A Look Inside The Saints

The New Orleans Saints haven't had much to cheer about in 2005. So far they have had to contend with an owner who has been questionable in his motives about moving the team, a hurricane that demolished their city, and an injury list that could fell even the best teams in the league. These Saints are looking for any sign of hope that their team can turn things around. With the New England Patriots next up on their list, it's not looking like the team will catch a break any time soon.

Mike McKenzie #34 of the New Orleans Saints breaks up a pass intended for Chris Chambers #84 of the Miami Dolphins on October 30, 2005 at Tiger Stadium on the Louisiana State University campus in Baton Rouge, Louisiana. The Dolphins defeated the Saints 21-6. (Photo by Chris Graythen/Getty Images)

A Look Inside The Saints
By Site Staff

A bye week gave Saints coach Jim Haslett an opportunity to reflect, as difficult as that may have been, on one of the toughest seasons any sports team could ever imagine.

Haslett knew things were going to be rough when his team, which began training camp with aspirations of reaching the playoffs for the first time since the 2000 season, was chased from its home by Hurricane Katrina in late August.

But there's no way he could have imagined what was to come - a 2-7 record, a five-game losing streak for the first time in his career and injuries galore. On top of that were the distractions about where his team would play this year and where it will play in 2006.

"I've never been 2-7 as a coach at any level, and I don't know how to handle it," Haslett said. "If you stay in this league long enough, you'll have a few of them (long losing streaks).

"It's hard on me, it's hard on the players, it's hard on the coaches," he said. "It's hard probably on everybody in this building. It's not fun to go through. With everything going on and besides your record, it's a hard deal."

Still, Haslett hasn't given up on the 2005 season. Before taking a four-day break last weekend to return to his home outside New Orleans, he vowed to do whatever he can to salvage something from this miserable season.

The rest may be just as tough as the first nine weeks, however. The Saints have seven games remaining, starting with a road game Sunday against the two-time defending Super Bowl champion New England Patriots. But Haslett isn't worried about his team not playing hard.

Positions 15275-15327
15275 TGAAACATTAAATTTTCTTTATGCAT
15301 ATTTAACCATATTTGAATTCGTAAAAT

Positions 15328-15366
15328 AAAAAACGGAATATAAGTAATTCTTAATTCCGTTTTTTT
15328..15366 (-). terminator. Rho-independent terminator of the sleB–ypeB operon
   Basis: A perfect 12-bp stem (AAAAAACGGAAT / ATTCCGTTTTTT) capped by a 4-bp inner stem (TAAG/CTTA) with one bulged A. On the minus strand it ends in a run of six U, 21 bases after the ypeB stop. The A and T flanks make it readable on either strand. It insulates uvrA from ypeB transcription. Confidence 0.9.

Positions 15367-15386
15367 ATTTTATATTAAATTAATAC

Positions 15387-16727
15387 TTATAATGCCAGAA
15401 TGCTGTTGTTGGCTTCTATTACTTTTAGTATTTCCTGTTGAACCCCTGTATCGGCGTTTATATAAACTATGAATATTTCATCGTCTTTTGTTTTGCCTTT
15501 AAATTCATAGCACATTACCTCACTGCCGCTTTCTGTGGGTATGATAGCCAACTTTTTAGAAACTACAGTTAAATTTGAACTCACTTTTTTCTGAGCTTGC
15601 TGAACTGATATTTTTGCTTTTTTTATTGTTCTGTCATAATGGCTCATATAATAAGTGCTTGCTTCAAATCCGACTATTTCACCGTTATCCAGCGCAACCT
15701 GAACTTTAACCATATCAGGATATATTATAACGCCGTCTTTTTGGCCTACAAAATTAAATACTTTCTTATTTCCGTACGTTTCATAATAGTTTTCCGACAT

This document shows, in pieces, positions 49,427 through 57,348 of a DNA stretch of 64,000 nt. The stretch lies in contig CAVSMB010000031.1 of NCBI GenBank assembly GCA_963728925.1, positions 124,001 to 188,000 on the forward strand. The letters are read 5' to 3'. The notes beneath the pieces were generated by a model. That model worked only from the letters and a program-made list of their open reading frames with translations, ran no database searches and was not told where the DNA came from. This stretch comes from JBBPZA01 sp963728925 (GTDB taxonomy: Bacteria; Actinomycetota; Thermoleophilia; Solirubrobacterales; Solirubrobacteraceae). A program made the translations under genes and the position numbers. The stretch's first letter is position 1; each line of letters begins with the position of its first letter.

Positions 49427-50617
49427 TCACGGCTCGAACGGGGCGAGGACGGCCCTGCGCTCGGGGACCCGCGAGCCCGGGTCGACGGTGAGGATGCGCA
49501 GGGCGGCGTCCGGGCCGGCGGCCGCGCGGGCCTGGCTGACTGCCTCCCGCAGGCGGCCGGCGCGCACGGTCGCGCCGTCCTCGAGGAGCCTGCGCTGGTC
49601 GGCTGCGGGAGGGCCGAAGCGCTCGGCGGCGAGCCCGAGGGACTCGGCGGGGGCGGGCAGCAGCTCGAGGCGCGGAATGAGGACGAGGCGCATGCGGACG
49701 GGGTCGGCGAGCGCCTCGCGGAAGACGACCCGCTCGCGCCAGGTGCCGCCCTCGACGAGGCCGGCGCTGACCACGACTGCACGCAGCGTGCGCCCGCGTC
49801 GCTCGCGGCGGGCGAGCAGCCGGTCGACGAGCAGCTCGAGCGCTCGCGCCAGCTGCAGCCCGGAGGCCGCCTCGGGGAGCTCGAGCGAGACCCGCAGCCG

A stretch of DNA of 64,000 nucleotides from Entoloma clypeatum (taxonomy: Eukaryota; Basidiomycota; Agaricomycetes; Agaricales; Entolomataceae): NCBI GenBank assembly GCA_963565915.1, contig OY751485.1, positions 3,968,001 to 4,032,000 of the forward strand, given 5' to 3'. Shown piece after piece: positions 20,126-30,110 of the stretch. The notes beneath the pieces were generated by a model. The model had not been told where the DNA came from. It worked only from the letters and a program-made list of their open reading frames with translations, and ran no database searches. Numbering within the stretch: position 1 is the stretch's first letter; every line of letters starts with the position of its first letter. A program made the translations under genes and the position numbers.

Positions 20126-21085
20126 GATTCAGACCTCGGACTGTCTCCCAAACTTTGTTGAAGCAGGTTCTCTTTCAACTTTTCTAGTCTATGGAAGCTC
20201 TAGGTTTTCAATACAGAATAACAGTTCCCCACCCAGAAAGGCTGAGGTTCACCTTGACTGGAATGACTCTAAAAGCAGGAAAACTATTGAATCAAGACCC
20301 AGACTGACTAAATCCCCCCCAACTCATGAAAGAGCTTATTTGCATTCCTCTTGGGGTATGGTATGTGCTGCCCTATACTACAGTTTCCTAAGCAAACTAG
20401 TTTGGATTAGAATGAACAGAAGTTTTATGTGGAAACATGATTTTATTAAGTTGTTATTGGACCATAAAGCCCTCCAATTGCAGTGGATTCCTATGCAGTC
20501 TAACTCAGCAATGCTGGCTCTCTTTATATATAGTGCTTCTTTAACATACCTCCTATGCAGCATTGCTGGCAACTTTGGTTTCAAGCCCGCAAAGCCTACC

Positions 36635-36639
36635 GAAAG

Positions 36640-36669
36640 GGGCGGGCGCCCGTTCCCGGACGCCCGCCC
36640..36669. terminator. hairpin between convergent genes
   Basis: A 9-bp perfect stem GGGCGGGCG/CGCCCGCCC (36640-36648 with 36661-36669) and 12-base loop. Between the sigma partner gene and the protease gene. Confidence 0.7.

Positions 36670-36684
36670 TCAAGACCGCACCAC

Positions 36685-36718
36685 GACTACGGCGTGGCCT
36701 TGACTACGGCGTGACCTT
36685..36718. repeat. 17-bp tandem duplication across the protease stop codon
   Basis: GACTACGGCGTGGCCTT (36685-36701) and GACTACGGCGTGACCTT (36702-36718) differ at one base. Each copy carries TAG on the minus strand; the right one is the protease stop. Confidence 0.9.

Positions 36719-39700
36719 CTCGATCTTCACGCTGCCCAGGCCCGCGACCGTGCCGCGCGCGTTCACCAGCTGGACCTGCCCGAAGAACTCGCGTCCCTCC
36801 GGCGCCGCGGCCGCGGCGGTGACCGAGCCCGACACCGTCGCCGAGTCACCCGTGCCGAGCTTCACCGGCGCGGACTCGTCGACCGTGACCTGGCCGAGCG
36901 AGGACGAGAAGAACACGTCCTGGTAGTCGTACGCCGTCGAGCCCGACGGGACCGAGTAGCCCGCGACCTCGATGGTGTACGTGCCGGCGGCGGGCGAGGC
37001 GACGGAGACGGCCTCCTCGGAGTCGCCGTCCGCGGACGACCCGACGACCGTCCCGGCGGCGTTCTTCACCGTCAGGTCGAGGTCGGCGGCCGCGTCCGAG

"The one thing I do like about our football team is they'll come out and practice hard, and they will play hard," he said.


It's difficult to find anything positive in the Saints' 2-7 season, which began with a promising win over the Carolina Panthers on Sept. 11. But that's about all they can savor from a season gone bad.

Losers of five straight for the first time under coach Jim Haslett and the first time since Mike Ditka's final season in 1999, almost everything that could have gone wrong has.

If there's anything the Saints can be pleased about, it's the play of the secondary. Even though they have given up some big plays, they've been much better than in past years despite injuries to cornerback Fakhir Brown and strong safety Jay Bellamy.

Free safety Dwight Smith, who moved to strong safety when Bellamy was lost for the season, and rookie Josh Bullocks, who was inserted into Smith's spot, have proven to be ballhawks and have teamed with cornerbacks Mike McKenzie, Fred Thomas and Brown to hold teams to 167.8 yards passing a game - which ranks fifth in the league.


It's easy to see why the Saints are in the predicament they're in when you look at two key statistical categories: turnovers and penalties.

After nine games, the Saints are at the bottom of the takeaway-giveaway table at minus-13. That number is driven up by a league-high 27 giveways, but more important are the points - 103 - opposing teams have scored off those mistakes. On the other hand, the Saints have scored just 22 points off their 14 takeaways.

The Saints also have committed 82 penalties for an average of 9.1 per game. Only Oakland (10.1), Tampa Bay (9.8), Baltimore (9.6) and Miami (9.6) had averaged more penalties than the Saints going into Week 10. As a result, the Saints are well on their way to breaking the club records (129 penalties, 1,141 yards) they set last season.

Shaky quarterback play, poor offensive line play and a running game that hasn't produced like the Saints thought it would have also contributed heavily to their 2-7 record.


--WR Nate Poole, who was injured in the Saints' last game with the Chicago Bears on Nov. 6, will have surgery to repair torn anterior cruciate and medial collateral ligaments and a torn patellar tendon in his right knee.

--MLB Courtney Watson will likely miss Sunday's game with the New England Patriots because of a sprained medial collateral ligament in his knee.

--TE Ernie Conwell will probably be sidelined for the Patriots game with a torn posterior cruciate ligament in his right knee and could be out for up to three more games.

--TE Shad Meier, who did not play in the game with the Bears because of a hip injury, will likely be questionable for the Patriots' game.

-- WLB T.J. Slaughter has missed the last five games with a pulled abdominal muscle and will be questionable for the Patriots.

--RB Antowain Smith had a sore knee last week, but should be ready for Sunday's game with the Patriots.

--DL Tony Bryant has a knee problem, but is expected to play against the Patriots.


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